it's no secret that NASCAR's popularity is not what it once was. That may have prompted the rules changes announced Tuesday. The drivers will race at Daytona and Talladega super speedway's next season without restrictor plates for the first time since 1987. NASCAR wants to also lower horsepower at 21 other races in order to promote passing. NASCAR's hope is the changes will create tighter competition.
The rules packages revealed Tuesday will be tailored to specific tracks and designed to slow Cup Series cars to create more passing for the lead. At Daytona and Talladega, the two fastest tracks in NASCAR were horsepower-sapping plates are used on the engines, NASCAR will now use a thicker tapered spacer with tapered holes aimed to restrict air flow.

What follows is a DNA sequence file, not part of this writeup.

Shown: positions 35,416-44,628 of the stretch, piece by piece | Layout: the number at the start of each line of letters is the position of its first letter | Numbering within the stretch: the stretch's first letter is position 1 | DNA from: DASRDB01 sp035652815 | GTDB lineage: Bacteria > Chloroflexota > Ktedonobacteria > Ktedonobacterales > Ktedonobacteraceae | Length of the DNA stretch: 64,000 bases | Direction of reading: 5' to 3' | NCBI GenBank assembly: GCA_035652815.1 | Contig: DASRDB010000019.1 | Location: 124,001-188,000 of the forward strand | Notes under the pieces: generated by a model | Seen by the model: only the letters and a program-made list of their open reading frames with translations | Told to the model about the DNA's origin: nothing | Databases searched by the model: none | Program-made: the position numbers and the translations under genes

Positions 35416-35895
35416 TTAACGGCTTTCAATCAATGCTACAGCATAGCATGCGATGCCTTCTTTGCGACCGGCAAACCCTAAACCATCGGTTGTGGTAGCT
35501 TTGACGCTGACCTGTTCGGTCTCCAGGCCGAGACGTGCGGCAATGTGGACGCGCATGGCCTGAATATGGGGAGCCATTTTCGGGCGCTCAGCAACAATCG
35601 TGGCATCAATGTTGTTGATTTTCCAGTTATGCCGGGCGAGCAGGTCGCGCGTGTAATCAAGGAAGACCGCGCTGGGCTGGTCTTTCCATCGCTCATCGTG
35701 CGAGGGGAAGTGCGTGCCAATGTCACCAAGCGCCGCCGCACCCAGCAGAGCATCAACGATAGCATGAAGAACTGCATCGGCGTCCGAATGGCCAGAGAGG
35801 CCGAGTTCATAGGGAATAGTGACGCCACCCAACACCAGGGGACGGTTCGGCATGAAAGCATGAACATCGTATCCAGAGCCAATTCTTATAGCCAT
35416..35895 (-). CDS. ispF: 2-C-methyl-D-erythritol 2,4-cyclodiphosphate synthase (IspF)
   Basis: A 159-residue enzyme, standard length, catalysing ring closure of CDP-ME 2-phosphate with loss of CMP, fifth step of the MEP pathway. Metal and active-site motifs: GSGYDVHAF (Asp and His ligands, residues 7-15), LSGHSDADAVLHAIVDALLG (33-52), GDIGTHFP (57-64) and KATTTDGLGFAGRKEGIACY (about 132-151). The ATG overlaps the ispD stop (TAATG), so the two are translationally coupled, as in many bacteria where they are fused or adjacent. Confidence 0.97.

NASCAR next year wants to lower the horsepower in Cup cars at 21 races, all on ovals larger than 1.2 miles, from 750hp to 550hp. The 14 races on tracks shorter than 1.2 miles in length will use the same sized spacers from this season.
The season-opening Daytona 500 next year will be run under current configurations that combine the restrictor plate with a tapered spacer. NASCAR will go to just a spacer at Daytona and Talladega after the 500.
NASCAR believes the adjustments will create more passing, more drafting and afford a better throttle response for the drivers. NASCAR executive vice president Steve O'Donnell insisted the idea is not to create pack racing at every track, but instead tighter competition